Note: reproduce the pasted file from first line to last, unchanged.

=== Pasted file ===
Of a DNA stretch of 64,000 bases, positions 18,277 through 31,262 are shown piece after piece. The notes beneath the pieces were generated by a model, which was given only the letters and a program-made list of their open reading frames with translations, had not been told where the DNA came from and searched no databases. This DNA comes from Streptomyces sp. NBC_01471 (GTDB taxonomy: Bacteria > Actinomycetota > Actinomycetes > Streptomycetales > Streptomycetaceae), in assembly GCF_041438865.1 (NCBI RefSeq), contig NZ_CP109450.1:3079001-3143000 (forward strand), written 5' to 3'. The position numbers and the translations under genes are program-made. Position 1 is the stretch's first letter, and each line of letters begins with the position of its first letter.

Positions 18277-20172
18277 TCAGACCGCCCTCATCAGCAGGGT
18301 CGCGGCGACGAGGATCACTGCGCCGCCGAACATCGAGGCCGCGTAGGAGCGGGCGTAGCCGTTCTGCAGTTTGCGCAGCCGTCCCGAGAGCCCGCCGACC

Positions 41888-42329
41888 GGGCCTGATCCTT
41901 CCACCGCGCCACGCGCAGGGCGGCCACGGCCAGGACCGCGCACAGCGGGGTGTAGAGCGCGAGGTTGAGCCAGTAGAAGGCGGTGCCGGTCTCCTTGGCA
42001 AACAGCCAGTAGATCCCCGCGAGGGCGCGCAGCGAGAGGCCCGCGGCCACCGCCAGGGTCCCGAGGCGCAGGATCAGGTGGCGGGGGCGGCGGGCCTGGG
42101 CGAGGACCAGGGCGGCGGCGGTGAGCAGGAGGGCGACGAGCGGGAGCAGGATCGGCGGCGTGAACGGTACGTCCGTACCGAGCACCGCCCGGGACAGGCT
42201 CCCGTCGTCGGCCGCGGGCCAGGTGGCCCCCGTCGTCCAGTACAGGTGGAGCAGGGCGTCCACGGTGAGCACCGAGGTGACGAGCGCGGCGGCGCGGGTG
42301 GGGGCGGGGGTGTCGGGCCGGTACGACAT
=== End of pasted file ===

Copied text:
Of a DNA stretch of 64,000 bases, positions 18,277 through 31,262 are shown piece after piece. The notes beneath the pieces were generated by a model, which was given only the letters and a program-made list of their open reading frames with translations, had not been told where the DNA came from and searched no databases. This DNA comes from Streptomyces sp. NBC_01471 (GTDB taxonomy: Bacteria > Actinomycetota > Actinomycetes > Streptomycetales > Streptomycetaceae), in assembly GCF_041438865.1 (NCBI RefSeq), contig NZ_CP109450.1:3079001-3143000 (forward strand), written 5' to 3'. The position numbers and the translations under genes are program-made. Position 1 is the stretch's first letter, and each line of letters begins with the position of its first letter.

Positions 18277-20172
18277 TCAGACCGCCCTCATCAGCAGGGT
18301 CGCGGCGACGAGGATCACTGCGCCGCCGAACATCGAGGCCGCGTAGGAGCGGGCGTAGCCGTTCTGCAGTTTGCGCAGCCGTCCCGAGAGCCCGCCGACC

Positions 41888-42329
41888 GGGCCTGATCCTT
41901 CCACCGCGCCACGCGCAGGGCGGCCACGGCCAGGACCGCGCACAGCGGGGTGTAGAGCGCGAGGTTGAGCCAGTAGAAGGCGGTGCCGGTCTCCTTGGCA
42001 AACAGCCAGTAGATCCCCGCGAGGGCGCGCAGCGAGAGGCCCGCGGCCACCGCCAGGGTCCCGAGGCGCAGGATCAGGTGGCGGGGGCGGCGGGCCTGGG
42101 CGAGGACCAGGGCGGCGGCGGTGAGCAGGAGGGCGACGAGCGGGAGCAGGATCGGCGGCGTGAACGGTACGTCCGTACCGAGCACCGCCCGGGACAGGCT
42201 CCCGTCGTCGGCCGCGGGCCAGGTGGCCCCCGTCGTCCAGTACAGGTGGAGCAGGGCGTCCACGGTGAGCACCGAGGTGACGAGCGCGGCGGCGCGGGTG
42301 GGGGCGGGGGTGTCGGGCCGGTACGACAT